New cooling technologies for data centers by Lenovo

Lenovo announced its new approach to holistic liquid cooling in the data center, termed as ‘Neptune’, which the company claims will enable data centers to run up to 50 percent more efficiently, with uncompromising performance while maintaining a dense footprint.

As per Roman mythology, Neptune used his three-pronged trident to tame the sea. This inspired Lenovo’s liquid cooling “trident” of cooling technologies: Direct to Node (DTN) warm water cooling, rear door heat exchanger (RDHX) and hybrid solutions, which combines both air and liquid cooling. These advanced hardware innovations are underpinned with Lenovo’s Energy Aware Runtime (EAR) software which optimizes systems for energy efficiency and performance from the component level to the chassis. Lenovo systems with Neptune technologies deliver superior performance within a smaller energy envelope, using electricity more efficiently, to reduce ongoing OPEX. Neptune is not hardware or software, but an approach to using liquid and air cooling to extract heat from systems, freeing them to operate at higher performance levels.

Lenovo’s thermal engineers have been developing DTN liquid-cooled systems since 2012 – when, as IBM System x – we installed the first water cooled x86 cluster at Leibniz-Rechenzentrum (LRZ) in Munich, Germany. This groundbreaking installation allowed LRZ to reduce electrical consumption by up to 40 percent. Today, Lenovo’s ThinkSystem SD650 utilizes warm (50°C) water to cool the CPUs, PCIe and voltage regulators. Because the ThinkSystem SD650 servers are fan-less, and do not require water chillers, they operate at lower temperatures compared to standard air-cooled systems. That is because water conducts heat more efficiently than air. This means customers can run Xeon Scalable processors up to 240W+, where traditional air-cooled systems would be limited to 165W, thus delivering greater performance with 30-40 percent lower data center power consumption.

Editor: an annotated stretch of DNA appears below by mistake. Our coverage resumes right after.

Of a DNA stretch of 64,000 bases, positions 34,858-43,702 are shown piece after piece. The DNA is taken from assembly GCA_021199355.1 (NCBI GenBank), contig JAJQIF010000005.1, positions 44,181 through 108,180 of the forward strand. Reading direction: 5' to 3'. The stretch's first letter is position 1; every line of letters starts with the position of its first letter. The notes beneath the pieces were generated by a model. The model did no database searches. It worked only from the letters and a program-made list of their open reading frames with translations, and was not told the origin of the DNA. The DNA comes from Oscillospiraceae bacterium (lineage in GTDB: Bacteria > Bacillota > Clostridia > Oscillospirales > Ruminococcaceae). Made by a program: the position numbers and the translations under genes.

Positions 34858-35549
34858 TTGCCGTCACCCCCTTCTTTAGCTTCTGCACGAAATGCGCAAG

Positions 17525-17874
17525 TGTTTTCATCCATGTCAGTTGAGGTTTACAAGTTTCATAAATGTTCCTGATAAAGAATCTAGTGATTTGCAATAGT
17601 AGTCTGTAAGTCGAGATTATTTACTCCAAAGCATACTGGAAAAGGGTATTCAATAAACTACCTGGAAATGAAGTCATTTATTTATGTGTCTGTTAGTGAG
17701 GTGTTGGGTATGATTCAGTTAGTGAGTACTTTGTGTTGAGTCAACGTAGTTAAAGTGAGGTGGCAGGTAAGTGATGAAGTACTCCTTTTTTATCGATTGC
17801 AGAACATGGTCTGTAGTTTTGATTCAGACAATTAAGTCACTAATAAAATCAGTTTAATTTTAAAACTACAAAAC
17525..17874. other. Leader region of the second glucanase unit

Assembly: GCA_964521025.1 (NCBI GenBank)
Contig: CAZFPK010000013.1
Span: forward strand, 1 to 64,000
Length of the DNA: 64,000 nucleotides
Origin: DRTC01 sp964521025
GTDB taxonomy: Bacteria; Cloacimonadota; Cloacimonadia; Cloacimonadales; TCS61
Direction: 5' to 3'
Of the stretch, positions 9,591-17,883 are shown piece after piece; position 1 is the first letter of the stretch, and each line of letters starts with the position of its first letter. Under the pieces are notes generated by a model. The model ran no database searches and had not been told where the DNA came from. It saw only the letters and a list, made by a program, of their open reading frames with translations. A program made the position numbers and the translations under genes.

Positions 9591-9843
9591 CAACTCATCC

A RDHX is essentially a big radiator – just like in your car – attached to the rear door of the rack that absorbs the heat discharged from standard air-cooled systems. This process diminishes the hot air expelled into the “hot aisle,” reducing overall air conditioning costs and allowing slightly improved system performance.

The last prong of the trident is hybrid cooling, which will blend liquid and air cooling within the same system in the near future. Combined with our EAR software, which can dynamically throttle a CPU and memory as needed, Lenovo’s Neptune technologies deliver the flexibility to optimize the workload for either energy or performance. Currently, 87 of the “Green500” list of energy efficient supercomputers are Lenovo systems.

In order to understand how Neptune helps customers, new metrics need to be employed. Power Usage Efficiency (PUE), is a key measure of how much power in the data center is used for non-computing tasks, (total facility power ÷ total IT power), with an ideal score being 1.0. So, for example, air-cooled systems have a PUE of 1.5 to 2.0, whereas a RDHX solution would have a PUE of 1.2- 1.4. A DTN solution like the ThinkSystem SD650 has a PUE of less than 1.1. Hopefully soon, Neptune technologies will make PUE as important a specification as gigahertz or teraflops when choosing a server platform.

For data centers where electricity consumption has become an escalating, budget-draining problem, Neptune technologies offer relief. Similarly, those whose data center infrastructure was not built to support the increasing heat profile of air-cooled systems should look at Neptune. Finally, systems with processors that consume 200W and higher are forcing HPC cluster deployments to strongly consider Neptune-enabled liquid cooling to drive as much computational horsepower as possible.

Lenovo will be displaying Neptune in action at the International Supercomputing Conference (ISC) in Frankfurt, Germany from 24th to 28th June 2018 at its booth no. C1220.

Lost Password